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Outline the key ideas of the design argument.

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Katherine Brittin ?Outline the key ideas of the design argument.? The design argument is an argument which outlines the key features proving the existence of God. This is also known as the ?Teleological argument? or Telos meaning ?end? or ?purpose? in Greek. It is a posteriori argument, where it is based on the observation of the apparent order in the universe and the natural world, which supports that we are not just here by chance but out of design. It starts with finding meaning and purpose in parts of the world and later moving on to the universe as a whole, looking at the progress of the world and its part towards an ultimate goal. There are two main arguments within the design argument; the first is an analogical argument where an analogy is made between the world or its parts and objects to human design. The second is the inductive argument, which is based on the observation that the universe shows regular motion both in its parts and in the whole, a system that abides by laws or rules. The five key features of the design argument are order, benefit, purpose, suitability for human life and appearance. Paley came to the conclusion that we are put on to this earth for a purpose and that we are not just here by chance. ...read more.


someone that does have intelligence and God exists as the explanation of beneficial order, the universe cannot be explained because the universe itself is not self-explanatory and does not exhibit intelligence in its own right. One of Swinburne?s arguments which he looked at was the argument of probability. He suggests that the evidence of design and order in the universe increases the probability that God exists. He based his argument on the amount of order which is displayed in the universe. When Swinburne explains regularities, he sees it in terms of other regularities which would lead to an infinite chain that offers no explanation. We can accept them as unexplainable and the regular irregularities of the universe can be explained through science. ?All the regularity in nature would be due to the action of a postulated God, making mature, as it were, performing a great symphony in the way in which a man produces from his throat a regular series of notes?. Swinburne came up with seven observations which he believes increases the probability of the universe being designed. These are the very existence of the universe, the fact the universe is ordered, the existence of consciousness, human opportunities to good, the pattern of history, the evidence of miracles and religious experiences. ...read more.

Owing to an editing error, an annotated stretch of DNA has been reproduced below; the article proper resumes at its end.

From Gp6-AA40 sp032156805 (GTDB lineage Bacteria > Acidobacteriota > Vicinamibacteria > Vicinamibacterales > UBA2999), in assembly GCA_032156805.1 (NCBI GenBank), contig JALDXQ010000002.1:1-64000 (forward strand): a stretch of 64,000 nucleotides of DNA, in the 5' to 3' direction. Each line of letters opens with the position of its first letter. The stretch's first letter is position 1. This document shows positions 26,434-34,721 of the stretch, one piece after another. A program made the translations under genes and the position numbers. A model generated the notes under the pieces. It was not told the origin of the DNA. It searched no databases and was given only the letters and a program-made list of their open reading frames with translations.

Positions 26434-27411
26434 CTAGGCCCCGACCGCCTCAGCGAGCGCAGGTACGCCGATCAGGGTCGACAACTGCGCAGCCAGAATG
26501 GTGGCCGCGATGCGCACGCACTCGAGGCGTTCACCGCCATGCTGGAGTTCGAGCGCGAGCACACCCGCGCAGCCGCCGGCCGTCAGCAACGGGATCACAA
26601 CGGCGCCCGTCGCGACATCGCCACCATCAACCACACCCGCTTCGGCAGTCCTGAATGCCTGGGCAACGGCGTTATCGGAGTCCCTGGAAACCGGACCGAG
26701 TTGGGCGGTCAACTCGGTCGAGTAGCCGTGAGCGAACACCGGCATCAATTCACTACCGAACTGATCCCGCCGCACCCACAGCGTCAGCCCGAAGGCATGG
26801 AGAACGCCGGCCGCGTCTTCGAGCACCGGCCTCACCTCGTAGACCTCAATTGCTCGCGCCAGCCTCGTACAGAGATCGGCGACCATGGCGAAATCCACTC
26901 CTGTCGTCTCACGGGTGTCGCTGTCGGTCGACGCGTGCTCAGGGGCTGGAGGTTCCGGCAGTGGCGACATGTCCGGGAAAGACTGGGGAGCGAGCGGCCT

After his aesthetic argument, Tennant extended the argument to include theories and observations that came from evolution to form the Anthropic Principle. It says it gives reason and purpose for the universe in the support of human life ?As we look out into the universe, and identify many accidents of physics and astronomy that have worked together for our benefit, it almost seems as if the universe must in some sense know that we were coming?. There is speculation about the improbability of achieving conditions in which life does exist, and then indicating a fine-tuned universe purposely made so human life is possible. The Anthropic Principle shows that the design argument does not reject the principle of evolution in order to create a designing God. ?The world is compatible to a single throw of the dice and common sense is not foolish in suspecting the dice to have been loaded?. This suggests scientific explanations of the universe are similar to the design argument because evolution can be seen to be the means which the designer has brought the universe to this point. . It shows the universe is beyond chance, the odds of it coming about by chance are so high that it is rendered virtually impossible. Swinburne supports this with ?the very success of the science in showing us how deeply ordered the natural world is, provides strong grounds for believing that there is an even deeper cause of that order?. ...read more.

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